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© 2018

The Bloody Code in England and Wales, 1760–1830

Book

Part of the World Histories of Crime, Culture and Violence book series (WHCCV)

Table of contents

  1. Front Matter
    Pages i-xxiii
  2. John Walliss
    Pages 1-10
  3. England

  4. Wales

    1. Front Matter
      Pages 87-87
    2. John Walliss
      Pages 165-173
  5. Back Matter
    Pages 175-176

About this book

Introduction

This book is a comparative quantitative analysis of the administration of justice across four English and three Welsh counties between 1760 and 1830. Drawing on a dataset of over 22,000 indictments, the book explores the similarities and differences between how the so-called Bloody Code was administered between, on the one hand, England and Wales, and, on the other, individual English and Welsh counties.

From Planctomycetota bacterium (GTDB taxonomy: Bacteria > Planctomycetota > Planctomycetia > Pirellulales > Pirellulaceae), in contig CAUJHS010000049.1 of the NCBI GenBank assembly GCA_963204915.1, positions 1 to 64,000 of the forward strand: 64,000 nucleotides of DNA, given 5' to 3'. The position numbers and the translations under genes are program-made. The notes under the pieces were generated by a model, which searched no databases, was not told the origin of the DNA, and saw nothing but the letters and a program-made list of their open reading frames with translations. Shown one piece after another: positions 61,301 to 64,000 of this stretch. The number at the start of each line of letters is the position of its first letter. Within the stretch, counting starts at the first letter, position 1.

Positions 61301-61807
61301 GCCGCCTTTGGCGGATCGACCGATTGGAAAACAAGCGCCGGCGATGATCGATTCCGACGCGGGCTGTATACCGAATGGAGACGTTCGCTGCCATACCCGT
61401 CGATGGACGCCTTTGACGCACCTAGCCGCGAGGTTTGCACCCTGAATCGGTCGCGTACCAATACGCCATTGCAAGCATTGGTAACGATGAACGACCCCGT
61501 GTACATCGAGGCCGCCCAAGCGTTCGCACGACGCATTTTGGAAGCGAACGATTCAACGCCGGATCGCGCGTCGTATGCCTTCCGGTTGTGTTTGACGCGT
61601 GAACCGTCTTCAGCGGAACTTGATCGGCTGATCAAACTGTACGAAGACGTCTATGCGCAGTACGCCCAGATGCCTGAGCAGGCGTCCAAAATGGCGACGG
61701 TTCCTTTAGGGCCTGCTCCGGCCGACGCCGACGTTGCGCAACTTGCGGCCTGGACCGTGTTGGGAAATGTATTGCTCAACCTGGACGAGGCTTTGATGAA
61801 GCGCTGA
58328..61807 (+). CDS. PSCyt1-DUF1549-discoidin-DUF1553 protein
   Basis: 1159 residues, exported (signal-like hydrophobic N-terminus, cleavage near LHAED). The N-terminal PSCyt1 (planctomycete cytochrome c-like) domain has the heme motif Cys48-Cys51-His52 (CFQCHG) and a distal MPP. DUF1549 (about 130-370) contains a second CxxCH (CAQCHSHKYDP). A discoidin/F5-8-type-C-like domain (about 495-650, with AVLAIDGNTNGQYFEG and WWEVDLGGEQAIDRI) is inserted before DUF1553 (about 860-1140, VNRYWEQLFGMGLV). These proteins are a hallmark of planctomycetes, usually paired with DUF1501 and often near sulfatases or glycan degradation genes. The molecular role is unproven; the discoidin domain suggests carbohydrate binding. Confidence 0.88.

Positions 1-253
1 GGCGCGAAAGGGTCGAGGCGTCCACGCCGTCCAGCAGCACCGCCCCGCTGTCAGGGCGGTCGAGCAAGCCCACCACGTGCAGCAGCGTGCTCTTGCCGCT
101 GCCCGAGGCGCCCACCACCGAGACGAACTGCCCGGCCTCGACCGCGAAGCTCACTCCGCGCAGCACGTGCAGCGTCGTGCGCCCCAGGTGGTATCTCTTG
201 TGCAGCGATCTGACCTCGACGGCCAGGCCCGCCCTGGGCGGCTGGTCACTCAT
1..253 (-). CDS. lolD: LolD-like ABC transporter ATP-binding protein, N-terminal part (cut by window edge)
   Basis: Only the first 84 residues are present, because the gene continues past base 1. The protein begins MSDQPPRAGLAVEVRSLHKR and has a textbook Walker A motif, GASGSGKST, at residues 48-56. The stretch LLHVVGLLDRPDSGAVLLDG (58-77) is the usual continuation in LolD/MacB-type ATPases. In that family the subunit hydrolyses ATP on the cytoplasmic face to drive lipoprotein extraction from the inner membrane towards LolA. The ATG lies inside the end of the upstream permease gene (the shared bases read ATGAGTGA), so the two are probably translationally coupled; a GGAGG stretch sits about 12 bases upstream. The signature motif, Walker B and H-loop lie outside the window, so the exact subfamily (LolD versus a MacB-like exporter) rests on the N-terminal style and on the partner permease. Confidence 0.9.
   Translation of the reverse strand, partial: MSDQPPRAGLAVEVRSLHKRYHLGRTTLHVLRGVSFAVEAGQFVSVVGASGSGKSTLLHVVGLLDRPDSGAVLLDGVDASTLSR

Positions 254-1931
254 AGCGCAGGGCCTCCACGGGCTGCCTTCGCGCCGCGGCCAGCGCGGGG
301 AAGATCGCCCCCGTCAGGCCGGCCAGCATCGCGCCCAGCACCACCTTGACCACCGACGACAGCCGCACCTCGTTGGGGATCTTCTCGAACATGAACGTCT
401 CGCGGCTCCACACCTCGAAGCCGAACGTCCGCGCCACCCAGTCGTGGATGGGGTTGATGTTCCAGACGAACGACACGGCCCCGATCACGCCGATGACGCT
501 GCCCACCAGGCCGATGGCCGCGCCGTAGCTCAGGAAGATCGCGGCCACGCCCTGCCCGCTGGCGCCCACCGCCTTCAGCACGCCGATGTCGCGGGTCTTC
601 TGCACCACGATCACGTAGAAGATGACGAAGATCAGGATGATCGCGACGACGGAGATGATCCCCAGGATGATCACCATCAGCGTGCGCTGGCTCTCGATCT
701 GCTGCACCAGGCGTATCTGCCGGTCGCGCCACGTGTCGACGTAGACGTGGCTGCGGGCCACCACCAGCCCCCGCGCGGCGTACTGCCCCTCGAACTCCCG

Following the introduction, the book is structured in two main sections that trace the criminal justice process in England and Wales respectively. The first chapter in each section examines the pattern of indictments in the respective counties, and explores the crimes for which men and women were indicted, the verdicts handed down, and the sentences passed. The analysis then turns to the patterns of sentences of death, executions and pardons for those capitally convicted of serious crimes against the person and forms of property offences. 

Keywords

Administration of justice Urban history History of crime Rural history Long eighteenth century

Authors and affiliations

  1. 1.Liverpool Hope UniversityLiverpoolUnited Kingdom

About the authors

John Walliss is Senior Lecturer in Criminology in the School of Social Sciences at Liverpool Hope University, UK.

Bibliographic information